Niedda, Marcello and Pirastru, Mario (2014) Field investigation and modelling of coupled stream discharge and shallow water-table dynamics in a small Mediterranean catchment (Sardinia). Hydrological processes, Vol. 28 (21), p. 5423-5435. ISSN 0885-6087. Article.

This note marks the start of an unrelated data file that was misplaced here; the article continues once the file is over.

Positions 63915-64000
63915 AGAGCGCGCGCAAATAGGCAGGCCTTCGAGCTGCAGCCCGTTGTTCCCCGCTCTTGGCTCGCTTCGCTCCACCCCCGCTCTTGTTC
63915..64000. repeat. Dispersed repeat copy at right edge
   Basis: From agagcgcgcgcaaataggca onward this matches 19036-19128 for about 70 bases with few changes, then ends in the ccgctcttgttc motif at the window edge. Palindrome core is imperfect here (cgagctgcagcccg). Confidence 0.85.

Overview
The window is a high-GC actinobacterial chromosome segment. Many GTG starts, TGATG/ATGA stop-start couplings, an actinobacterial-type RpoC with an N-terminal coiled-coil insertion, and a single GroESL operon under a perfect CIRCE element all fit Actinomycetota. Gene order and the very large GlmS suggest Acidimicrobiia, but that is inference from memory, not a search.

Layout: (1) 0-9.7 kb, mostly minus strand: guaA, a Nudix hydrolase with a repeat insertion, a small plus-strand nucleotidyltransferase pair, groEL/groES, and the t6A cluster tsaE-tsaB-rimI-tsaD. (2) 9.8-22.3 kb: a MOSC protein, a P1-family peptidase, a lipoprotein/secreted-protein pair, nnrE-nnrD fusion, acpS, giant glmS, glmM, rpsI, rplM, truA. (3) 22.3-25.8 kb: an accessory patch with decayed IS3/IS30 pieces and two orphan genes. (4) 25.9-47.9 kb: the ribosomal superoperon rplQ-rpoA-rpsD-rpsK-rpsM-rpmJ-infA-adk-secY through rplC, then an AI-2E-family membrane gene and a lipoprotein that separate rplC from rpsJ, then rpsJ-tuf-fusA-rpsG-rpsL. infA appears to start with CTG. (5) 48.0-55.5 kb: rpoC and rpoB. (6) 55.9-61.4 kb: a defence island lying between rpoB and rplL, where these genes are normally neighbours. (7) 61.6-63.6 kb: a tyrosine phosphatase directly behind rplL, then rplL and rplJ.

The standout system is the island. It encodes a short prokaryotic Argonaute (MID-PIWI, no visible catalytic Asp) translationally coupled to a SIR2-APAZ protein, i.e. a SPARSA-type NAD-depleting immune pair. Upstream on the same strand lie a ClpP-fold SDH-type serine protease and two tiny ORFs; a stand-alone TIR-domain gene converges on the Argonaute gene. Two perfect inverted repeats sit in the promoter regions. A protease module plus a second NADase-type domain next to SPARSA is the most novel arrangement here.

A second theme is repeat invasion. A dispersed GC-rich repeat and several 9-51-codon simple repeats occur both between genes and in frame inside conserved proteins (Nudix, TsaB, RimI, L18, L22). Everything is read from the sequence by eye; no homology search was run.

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In the semi-arid Mediterranean environment, the rainfall–runoff relationships are complex because of the markedly irregular patterns in rainfall, the seasonal mismatch between evaporation and rainfall, and the spatial heterogeneity in landscape properties. Watersheds often display considerable non-linear threshold behavior, which still make runoff generation an open research question. Our objectives in this context were: to identify the primary processes of runoff generation in a small natural catchment; to test whether a physically based model, which takes into consideration only the primary processes, is able to predict spatially distributed water-table and stream discharge dynamics; and to use the hydrological model to increase our understanding of runoff generation mechanisms. The observed seasonal dynamics of soil moisture, water-table depth, and stream discharge indicated that Hortonian overland-flow was negligible and the main mechanism of runoff generation was saturated subsurface-flow. This gives rise to base-flow, controls the formation of the saturated areas, and contributes to storm-flow together with saturation overland-flow. The distributed model, with a 1D scheme for the kinematic surface-flow, a 2D sub-horizontal scheme for the saturated subsurface-flow, and ignoring the unsaturated flow, performed efficiently in years when runoff volume was high and medium, although there was a smoothing effect on the observed water-table. In dry years, small errors greatly reduced the efficiency of the model. The hydrological model has allowed to relate the runoff generation mechanisms with the land-use. The forested hillslopes, where the calibrated soil conductivity was high, were never saturated, except at the foot of the slopes, where exfiltration of saturated subsurface-flow contributed to storm-flow. Saturation overland-flow was only found near the streams, except when there were storm-flow peaks, when it also occurred on hillslopes used for pasture, where soil conductivity was low. The bedrock–soil percolation, simulated by a threshold mechanism, further increased the non-linearity of the rainfall–runoff processes.
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